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Ammonia: The Next Step

Nov 08 2010 01:20 PM | Guest in Process and Reactions ***-- Share this topic:
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Steam reforming of hydrocarbons for ammonia production was introduced in 1930. Since then, the technology has experienced revolutionary changes in its energy consumption patterns.

Ranging from an early level of 20 Gcal/tonne (79.4 MBtu/tonne) to about 7 Gcal/tonne (27.8 MBtu/tonne) in the last decade of the 20th century.

The energy intensive nature of the process is the key driving force for improving the technology and reducing the overall cost of manufacturing Looking further ahead, we'll review some potentially significant developments and concepts that may impact the manner in which ammonia is produced. Some of these manufacturing routes are being tested or employed at a few plants around the world, but have yet to be fully developed into commercial processes. We'll also review more traditional approaches to ammonia manufacturing along the way.

Reforming Section Developments

In the conventional process, steam reforming is carried out in a fired furnace of the side fired or top fired type. Both need large surface areas for uniform heat distribution along the length of the catalyst tubes.

Overall Layout of a Steam Reforming Plant for Ammonia Synthesis
Figure 1: Overall Layout of a Steam Reforming
Plant for Ammonia Synthesis (Click to Enlarge)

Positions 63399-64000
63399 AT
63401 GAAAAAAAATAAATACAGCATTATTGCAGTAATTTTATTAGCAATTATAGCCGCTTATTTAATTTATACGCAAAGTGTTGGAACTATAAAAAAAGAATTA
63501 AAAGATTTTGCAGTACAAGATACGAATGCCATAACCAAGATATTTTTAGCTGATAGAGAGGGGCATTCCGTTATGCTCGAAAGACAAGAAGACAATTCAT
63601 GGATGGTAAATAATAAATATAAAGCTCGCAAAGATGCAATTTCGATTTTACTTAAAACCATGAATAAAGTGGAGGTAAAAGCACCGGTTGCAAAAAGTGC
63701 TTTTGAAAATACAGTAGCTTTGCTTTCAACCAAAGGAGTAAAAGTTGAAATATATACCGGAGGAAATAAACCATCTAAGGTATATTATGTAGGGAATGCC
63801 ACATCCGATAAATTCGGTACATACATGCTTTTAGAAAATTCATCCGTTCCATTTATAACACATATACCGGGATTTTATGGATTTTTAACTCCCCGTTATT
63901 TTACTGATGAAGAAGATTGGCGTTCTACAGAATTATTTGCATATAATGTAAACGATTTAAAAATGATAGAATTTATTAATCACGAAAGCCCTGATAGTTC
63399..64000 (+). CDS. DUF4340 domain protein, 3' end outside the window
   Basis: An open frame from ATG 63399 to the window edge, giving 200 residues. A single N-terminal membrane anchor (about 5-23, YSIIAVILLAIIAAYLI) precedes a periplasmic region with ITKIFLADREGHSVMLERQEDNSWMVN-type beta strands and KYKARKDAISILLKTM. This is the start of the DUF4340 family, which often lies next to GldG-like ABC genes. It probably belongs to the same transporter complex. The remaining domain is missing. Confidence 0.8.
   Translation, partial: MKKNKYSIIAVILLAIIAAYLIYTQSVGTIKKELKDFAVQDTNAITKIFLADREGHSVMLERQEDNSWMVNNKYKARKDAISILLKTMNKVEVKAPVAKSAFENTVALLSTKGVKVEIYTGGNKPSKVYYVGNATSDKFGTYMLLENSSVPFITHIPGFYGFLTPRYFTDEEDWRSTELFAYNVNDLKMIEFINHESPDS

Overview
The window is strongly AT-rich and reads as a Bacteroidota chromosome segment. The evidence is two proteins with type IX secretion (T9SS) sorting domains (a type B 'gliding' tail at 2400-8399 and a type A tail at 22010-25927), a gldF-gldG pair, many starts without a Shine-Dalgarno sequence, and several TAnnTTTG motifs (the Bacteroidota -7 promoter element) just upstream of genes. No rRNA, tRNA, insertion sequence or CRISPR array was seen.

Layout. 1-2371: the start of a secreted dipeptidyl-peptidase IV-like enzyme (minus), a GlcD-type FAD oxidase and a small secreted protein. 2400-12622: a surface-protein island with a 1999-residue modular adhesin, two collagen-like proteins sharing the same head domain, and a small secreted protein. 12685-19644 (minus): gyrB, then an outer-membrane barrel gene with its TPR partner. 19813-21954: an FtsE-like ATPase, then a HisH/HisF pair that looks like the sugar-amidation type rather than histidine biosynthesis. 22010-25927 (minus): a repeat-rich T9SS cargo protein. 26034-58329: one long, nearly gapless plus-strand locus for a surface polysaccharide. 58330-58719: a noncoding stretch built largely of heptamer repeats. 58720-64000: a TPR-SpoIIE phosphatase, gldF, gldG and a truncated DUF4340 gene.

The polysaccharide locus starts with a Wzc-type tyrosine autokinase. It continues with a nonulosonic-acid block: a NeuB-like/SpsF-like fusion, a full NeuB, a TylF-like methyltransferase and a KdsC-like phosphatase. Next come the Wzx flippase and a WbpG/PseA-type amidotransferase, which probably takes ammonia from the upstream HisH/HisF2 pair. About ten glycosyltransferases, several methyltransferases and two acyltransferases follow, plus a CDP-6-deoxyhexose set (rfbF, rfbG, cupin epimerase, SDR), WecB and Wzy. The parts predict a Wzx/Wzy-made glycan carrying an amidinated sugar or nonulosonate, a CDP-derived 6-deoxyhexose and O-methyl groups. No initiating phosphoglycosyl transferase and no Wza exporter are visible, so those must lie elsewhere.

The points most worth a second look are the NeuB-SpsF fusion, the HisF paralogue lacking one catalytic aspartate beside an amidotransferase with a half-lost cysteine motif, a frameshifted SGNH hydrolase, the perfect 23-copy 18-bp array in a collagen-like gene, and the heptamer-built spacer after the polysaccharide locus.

This process has several disadvantages. For example, it is a thermally inefficient process (about 90% including the convection zone) and there are mechanical and maintenance issues. The process is difficult to control and reforming plants require a large capital investment.

Gas Heated Reformers

Future technologies include the use of Gas Heated Reformers (GHR), which are tubular gas-gas exchangers. In the GHR, the secondary reformer outlet gases supply the reforming heat. Though it is not presently being used widely, GHR has certain advantages over fired furnaces. Table 1 shows a list of these advantages. Kellogg's Reforming Exchanger System is an example of GHR technology. Although GHR results in reduced energy consumption, a comprehensive energy conservation network should be established to maximize the benefits of a GHR system.

Table 1: Advantages of Gas Heated Reformers

Fired FurnaceGas Heated Reformers
Large volumesSmaller volumes
Larger surface area and heat lossReduced surface area and heat loss
Complex instrumentationSimplified instrumentation
High maintenance costsLow maintenance costs
Large convection zoneNo convection zone
Stack lossesNo stack losses
High fixed capital costsLow fixed capital costs
Reduced catalyst tube loss from high temperature and uneven heat distributionLonger tube life due to uniform heat distribution
Increased downtime required for shut downReduced downtime required for shut down
Well established processYet to gain wide acceptance




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